I would think that a flat top would load the rings a bit more since theres a larger contiguous area between the rings and the head, what true effect that would have is probably minimal in a pleasure use vehicle.
Whether or not having a squish zone is a big difference is a matter of opinion it seems.
I don't see many engines without them anymore. ..

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For instance, a whole beer bottle isn't half the weapon that half a beer bottle is ..." Randall Garrett


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PostPosted: Thu Apr 28, 2011 1:23 pm 
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Location: Central MA
oldejack wrote:
Now I'm not one to advise you either way but. ..
I've seen debates on "squish zone" and piston ring loading when changing to flat tops.
I would think that a flat top would load the rings a bit more since theres a larger contiguous area between the rings and the head, what true effect that would have is probably minimal in a pleasure use vehicle.
Whether or not having a squish zone is a big difference is a matter of opinion it seems.
I don't see many engines without them anymore. ..



These are from the BMW roadsters and 3 series cars that were made into the year 2006, so its not an old design. I'll trust BMW did the right thing but have often wondered why they departed from the dished pistons with better squish zones in some model engines. The M54 was known to be a great little engine though.


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PostPosted: Sun Jul 31, 2011 8:28 pm 
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Location: Central MA
Have started back to work over the past couple weeks, mainly breaking down the engine, checking tolerances, and getting the engine block cleaned and ready for reassembly. I'll be finishing off the honing this week, and hope to begin the build-up once the bearings arrive. I've run into a slight problem finding piston rings for my build though. Not sure what to do about that yet, but I'll figure it out as it progresses. Here's a pic of the cleaned block and then after painting. Once I get the bottom end assembled, I'll start on the head. Then I can start playing with the mounting and get the chassis back in progress. I've been hesitant to do much without the engine reassembled since I wanted to get the weight and position of the engine nailed down before I started to play with suspension design.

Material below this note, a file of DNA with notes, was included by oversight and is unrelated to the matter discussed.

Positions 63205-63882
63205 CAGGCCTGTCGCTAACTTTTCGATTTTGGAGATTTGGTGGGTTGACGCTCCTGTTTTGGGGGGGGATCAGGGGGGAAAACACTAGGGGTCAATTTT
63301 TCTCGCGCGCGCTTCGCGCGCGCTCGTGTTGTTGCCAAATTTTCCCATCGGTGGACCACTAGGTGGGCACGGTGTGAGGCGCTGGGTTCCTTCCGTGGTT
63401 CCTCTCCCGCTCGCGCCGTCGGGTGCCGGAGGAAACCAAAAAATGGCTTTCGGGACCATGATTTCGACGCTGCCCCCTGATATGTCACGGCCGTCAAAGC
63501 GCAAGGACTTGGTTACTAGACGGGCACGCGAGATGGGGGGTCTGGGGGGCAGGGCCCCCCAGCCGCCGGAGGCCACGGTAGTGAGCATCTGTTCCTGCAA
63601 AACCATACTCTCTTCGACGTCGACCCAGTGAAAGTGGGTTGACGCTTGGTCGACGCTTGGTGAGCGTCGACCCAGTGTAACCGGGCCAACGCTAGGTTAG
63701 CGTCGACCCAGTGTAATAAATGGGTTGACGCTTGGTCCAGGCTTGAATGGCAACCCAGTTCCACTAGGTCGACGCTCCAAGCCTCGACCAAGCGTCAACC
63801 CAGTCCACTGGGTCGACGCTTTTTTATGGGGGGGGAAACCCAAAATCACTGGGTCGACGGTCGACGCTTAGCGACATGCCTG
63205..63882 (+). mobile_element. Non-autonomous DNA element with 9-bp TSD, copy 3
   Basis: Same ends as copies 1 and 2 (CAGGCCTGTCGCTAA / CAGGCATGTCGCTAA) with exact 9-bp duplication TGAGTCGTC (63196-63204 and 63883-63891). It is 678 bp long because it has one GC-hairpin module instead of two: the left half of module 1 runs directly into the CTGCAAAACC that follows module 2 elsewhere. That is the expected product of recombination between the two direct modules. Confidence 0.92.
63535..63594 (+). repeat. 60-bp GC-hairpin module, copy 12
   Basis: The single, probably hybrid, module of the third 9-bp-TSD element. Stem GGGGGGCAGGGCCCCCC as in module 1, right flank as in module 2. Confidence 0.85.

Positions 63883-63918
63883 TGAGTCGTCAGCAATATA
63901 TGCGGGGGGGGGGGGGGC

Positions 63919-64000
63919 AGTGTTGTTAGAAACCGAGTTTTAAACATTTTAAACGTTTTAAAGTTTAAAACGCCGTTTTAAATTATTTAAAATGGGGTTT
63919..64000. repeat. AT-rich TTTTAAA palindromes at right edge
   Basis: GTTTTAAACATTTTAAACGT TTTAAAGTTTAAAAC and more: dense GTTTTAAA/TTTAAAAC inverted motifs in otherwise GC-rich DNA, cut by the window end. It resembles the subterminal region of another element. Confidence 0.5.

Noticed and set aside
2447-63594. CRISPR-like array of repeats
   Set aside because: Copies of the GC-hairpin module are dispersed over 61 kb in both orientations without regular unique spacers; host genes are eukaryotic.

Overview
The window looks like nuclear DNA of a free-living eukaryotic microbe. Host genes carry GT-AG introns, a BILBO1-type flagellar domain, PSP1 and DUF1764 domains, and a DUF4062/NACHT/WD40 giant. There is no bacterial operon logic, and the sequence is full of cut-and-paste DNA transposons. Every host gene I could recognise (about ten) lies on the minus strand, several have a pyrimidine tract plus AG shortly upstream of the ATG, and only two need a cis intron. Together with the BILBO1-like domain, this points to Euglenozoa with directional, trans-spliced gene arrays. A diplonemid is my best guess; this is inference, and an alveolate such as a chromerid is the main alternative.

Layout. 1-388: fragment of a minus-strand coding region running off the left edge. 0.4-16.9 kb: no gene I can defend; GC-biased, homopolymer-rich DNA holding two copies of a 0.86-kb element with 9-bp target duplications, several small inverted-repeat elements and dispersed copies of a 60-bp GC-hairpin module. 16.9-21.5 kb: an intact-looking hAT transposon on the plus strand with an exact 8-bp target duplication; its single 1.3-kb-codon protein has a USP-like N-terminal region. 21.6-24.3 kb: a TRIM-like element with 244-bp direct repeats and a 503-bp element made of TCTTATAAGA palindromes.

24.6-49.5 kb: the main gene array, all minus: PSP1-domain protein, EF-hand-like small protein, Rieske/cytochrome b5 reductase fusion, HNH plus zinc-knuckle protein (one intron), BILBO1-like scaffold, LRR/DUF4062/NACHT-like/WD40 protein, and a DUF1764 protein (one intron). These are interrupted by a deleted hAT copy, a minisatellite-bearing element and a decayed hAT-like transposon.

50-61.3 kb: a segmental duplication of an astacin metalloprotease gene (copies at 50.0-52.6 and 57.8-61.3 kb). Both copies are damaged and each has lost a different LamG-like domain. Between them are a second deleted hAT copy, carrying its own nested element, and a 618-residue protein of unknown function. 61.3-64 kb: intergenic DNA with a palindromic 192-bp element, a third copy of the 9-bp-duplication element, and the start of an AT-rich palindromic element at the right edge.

Attachments:
File comment: Painted block - still a little wet.
004-2.jpg
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File comment: Cleaned rods - also in ultrasonic.
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File comment: Piston after ultrasonic bath.
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005-2.jpg [ 23.53 KiB | Viewed 3337 times ]
File comment: Engine after cleaning the block.
002-2.jpg
002-2.jpg [ 104.62 KiB | Viewed 3337 times ]
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PostPosted: Sun Jul 31, 2011 9:31 pm 
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Good stuff! That engine work has me thinking about rebuilding mine, but I've decided to get the engine running (wiring, fuel) then focus on the chassis/suspension first. If you don't mind me asking, how did you clean up the block?

Looking forward to more progress.

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00 Impreza OBS - RIP
81 Rabbit 1.6D
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PostPosted: Sun Jul 31, 2011 9:59 pm 
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Location: Central MA
A combination of bead blasting and pressure washing with detergents. A bit of a messy job, but the results were close to having it hot-tanked. Just hope I was able to wash out all the material inside the water and oil passages.